Gummow said she proposed paying $100 monthly, but the firm insisted on $193.
Seeing no other choice, Gummow agreed to the terms, which included $160 in additional fees and an agreement to dismiss the case if she pays in time.
Paying won't be easy. The single mother's bills — rent, car payments, utilities, health insurance and WiFi — eat up most of the $2,470 she makes monthly before taxes while working for a logistics company. That doesn't include food, gas and medical prescriptions for herself and her 17-year-old daughter. She relies heavily on credit cards to keep up.
Gummow navigated the lawsuit without a lawyer, believing she could not afford one. Most debt defendants lack legal representation and don't appear in court, according to Mary Fons, a consumer protection lawyer in Stoughton. The result, Fons said: A hospital will win a default judgment — regardless of whether the debtor was properly billed.
"We're willing to ruin people's lives — ruin their financial lives, for 20 to 40 years so hospitals can get paid," Fons said. "We have to figure out a fairer way."
Jesse Guadarrama, another patient Froedtert South sued this year, figures he forgot to update his billing information when switching credit cards. The 34-year-old Kenosha auto technician has always been insured.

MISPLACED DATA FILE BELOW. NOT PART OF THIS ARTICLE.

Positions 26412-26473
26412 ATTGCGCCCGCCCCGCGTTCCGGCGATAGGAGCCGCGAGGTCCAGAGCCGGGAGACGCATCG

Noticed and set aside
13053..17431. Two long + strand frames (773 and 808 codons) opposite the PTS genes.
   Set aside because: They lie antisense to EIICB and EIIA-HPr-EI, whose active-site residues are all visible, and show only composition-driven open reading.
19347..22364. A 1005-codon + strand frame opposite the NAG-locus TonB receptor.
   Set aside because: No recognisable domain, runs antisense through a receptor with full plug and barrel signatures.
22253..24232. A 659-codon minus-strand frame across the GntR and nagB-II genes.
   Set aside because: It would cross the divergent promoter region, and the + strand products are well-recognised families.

Before the lawsuit, Guadarrama said he tried negotiating down his roughly $2,200 in charges. They didn't reach an agreement before the coronavirus shuttered businesses and his wife delivered a baby girl — the sixth child in the couple's combined family.
Guadarrama delayed paying, hoping the hospital might drop it at a time when he and his wife lost working hours to the pandemic and newborn.
Instead, the hospital sued.
The couple were both recovering from COVID-19 — which left Guadarrama weak and bedridden for several days — when a man showed up to serve the legal papers.
Guadarrama did not seek a lawyer. He dipped into savings to eliminate the debt in a single payment after again proving unable to negotiate. That dismissed the case.
"Fortunately we had enough money in savings to pay it off, but I can just imagine what others are going through," he said.
Hospitals typically allow collection agencies to keep a large percentage of what they collect. Or hospitals sell firms the debts outright, often at a steep discount, Peterson said.
Bagley, the Michigan professor, said profitability depends on volume; a few hundred dollars collected here and there adds up.
"Hospitals will hire collection agencies, and then more or less wipe their hands of debt and leave it to the collection agencies and the law firms they hire to go chase people down," Bagley said.